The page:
On a visual level the game really does nail the atmosphere in the many forest scenes, which mostly take place at night and are lit sparsely by Alan’s torch or the occasional light source, the surrounding fog serving to increase uncertainty about what’s out there rather than just being to limit draw distance. While Alan Wake does do its best to skip as many daytime scenes as possible (during which no combat can take place) there are still quite a few and during these parts all those atmospheric effects are lost, leaving a game that for the most part does not look particularly nice.

The story was clearly a big focus of Remedy’s when they were making the game, but after the opening sequence that sees Alan separated from Alice things stall somewhat, with some early chapters (the third in particular) feeling entirely pointless, the story going almost nowhere while Alan is given flimsy objectives to justify trudging through yet another lengthy forest area. It’s only from chapter four onwards that things really get on track, the game increasing the number of impressive set-pieces and moving the plot along faster, while also giving more time to some of the game’s best characters.

Best-selling horror?

A couple of the manuscript pages hint that Alan's success comes from writing stories about a character very similar to Max Payne, and provide a little treat for fans of Remedy's previous series.

(Click the image for a link to the source)

Remedy’s fondness for telling a story and showing off their writing and references to other media also means there are a lot of parts that essentially require the player to stand still while taking it all in. As well as regular cutscenes there are mini episodes of the Twilight Zone-influenced Night Springs that play on TVs and require you to stand still and watch, radio broadcasts that require you to stay close and listen (the sound fading at distance), and manuscript pages from a novel that Alan doesn’t remember writing, which he reads when you access the relevant screen (pausing the game in the process). They’re all optional but they’re part of the game, so skipping them feels like missing out on something.

The manuscript pages are an interesting idea in that they tell Alan what’s coming up, enemies he’s going to face or things he will experience, essentially providing little spoilers. Making them optional collectibles means that Alan never actually does anything with the information they provide (which would require recording different dialogue and changing cutscenes), meaning even when he’s told what happens he still goes along with it anyway and seems just as surprised. Even when it mentions a friend getting in danger he doesn’t warn them, which for the most part renders them completely pointless, like they needed something in the game that incorporated Alan being a writer but couldn’t quite figure out what to do with it.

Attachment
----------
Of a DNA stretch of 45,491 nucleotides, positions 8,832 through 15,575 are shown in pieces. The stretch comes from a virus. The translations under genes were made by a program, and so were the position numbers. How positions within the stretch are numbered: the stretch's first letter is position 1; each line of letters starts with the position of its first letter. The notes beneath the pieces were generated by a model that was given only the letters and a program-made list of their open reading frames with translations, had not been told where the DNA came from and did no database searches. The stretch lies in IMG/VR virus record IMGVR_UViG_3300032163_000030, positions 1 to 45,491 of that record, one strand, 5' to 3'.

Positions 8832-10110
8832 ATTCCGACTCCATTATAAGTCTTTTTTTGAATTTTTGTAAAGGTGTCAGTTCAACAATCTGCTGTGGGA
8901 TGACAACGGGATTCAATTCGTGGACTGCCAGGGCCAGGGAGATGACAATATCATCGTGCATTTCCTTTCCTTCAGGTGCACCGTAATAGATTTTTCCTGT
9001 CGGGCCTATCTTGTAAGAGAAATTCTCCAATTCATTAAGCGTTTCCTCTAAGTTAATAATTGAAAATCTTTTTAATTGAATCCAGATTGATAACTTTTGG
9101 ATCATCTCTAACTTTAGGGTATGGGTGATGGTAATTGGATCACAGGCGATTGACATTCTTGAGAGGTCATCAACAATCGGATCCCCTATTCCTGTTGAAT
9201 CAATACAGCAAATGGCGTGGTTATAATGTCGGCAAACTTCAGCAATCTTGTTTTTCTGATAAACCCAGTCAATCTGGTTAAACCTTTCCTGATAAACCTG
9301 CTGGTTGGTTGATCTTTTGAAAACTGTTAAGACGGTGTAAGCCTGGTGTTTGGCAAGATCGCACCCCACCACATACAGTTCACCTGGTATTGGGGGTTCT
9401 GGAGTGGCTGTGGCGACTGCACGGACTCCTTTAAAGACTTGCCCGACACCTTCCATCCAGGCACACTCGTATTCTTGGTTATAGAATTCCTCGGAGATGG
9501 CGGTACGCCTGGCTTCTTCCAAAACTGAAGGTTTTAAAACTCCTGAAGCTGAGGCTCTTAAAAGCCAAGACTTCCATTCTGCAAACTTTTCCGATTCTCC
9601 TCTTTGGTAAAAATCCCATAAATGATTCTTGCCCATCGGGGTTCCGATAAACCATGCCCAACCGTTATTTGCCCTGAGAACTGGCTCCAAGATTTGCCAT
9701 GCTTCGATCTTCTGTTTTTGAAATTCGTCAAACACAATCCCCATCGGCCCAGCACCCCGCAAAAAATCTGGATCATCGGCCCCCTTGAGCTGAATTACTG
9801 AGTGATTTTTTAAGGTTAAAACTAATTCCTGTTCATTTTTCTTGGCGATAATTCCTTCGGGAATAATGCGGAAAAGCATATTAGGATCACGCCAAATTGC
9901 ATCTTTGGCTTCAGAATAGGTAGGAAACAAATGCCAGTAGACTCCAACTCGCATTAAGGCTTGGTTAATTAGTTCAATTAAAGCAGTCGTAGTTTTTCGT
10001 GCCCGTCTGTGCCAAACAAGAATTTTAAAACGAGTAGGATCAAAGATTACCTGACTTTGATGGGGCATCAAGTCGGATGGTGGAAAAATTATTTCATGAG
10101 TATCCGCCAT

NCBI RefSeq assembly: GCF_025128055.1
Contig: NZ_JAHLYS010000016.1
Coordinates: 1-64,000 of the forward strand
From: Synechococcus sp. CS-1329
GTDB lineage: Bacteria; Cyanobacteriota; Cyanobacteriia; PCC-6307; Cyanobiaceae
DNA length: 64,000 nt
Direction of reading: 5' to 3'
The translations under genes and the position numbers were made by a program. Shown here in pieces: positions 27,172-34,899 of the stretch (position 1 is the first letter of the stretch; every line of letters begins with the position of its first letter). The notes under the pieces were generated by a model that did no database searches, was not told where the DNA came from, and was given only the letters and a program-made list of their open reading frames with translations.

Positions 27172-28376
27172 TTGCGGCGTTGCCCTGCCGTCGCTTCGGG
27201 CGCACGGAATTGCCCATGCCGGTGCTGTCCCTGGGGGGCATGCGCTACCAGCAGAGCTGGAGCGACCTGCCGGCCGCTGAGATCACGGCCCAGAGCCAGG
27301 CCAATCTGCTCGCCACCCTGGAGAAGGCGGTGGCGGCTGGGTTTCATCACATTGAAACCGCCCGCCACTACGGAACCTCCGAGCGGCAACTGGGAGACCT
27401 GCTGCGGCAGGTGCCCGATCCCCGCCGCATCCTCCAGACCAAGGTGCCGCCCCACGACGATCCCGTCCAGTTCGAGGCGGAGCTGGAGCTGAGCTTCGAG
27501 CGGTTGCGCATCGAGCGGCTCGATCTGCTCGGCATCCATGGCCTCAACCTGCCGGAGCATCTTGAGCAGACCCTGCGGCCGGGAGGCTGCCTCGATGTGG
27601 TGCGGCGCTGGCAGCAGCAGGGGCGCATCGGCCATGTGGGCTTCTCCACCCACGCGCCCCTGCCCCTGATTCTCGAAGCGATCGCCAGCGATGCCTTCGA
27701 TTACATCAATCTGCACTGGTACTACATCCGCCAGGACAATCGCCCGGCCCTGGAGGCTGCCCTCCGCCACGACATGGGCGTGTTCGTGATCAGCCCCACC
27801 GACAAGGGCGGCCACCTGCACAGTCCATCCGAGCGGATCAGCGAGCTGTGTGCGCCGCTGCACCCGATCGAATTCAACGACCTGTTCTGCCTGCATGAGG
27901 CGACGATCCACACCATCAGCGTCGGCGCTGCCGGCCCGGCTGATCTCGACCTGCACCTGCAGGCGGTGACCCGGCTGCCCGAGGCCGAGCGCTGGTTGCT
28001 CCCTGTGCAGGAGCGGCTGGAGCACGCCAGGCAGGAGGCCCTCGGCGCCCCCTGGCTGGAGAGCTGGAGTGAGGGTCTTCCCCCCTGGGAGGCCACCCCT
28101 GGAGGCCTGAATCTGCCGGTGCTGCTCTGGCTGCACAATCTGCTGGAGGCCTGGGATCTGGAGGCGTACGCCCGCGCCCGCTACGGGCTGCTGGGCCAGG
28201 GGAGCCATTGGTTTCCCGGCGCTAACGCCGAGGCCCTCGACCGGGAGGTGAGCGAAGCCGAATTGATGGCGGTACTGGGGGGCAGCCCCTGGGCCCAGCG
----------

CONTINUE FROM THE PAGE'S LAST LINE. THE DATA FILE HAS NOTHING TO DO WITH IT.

In fact it’s only right near the end of the game where Remedy do anything novel with the writer idea within the game itself (ie. not part of the story), and if used earlier it could have been genuinely interesting. As it is the game ends well (both in game and story) but before that takes its time doing anything with most of its good ideas, repeating a lot of its location assets and enemy types over and over while never coming close to capturing the horror feel the game was aiming for. It’s still a solid shooter that tells a story worth experiencing, but otherwise it’s a game that falls far short of its aims.

Game of the Year 2010 Status: As the sixth game on the list Alan Wake places fairly low at number four, being a game that’s not bad but also not particularly excelling in any area. It currently slots in above the fun but rather flawed Splinter Cell: Conviction and below Heavy Rain, which also fumbles in some places and has a questionable lack of interactivity at times, but captures its targeted atmosphere well.

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  1. November 1, 2010 at 04:15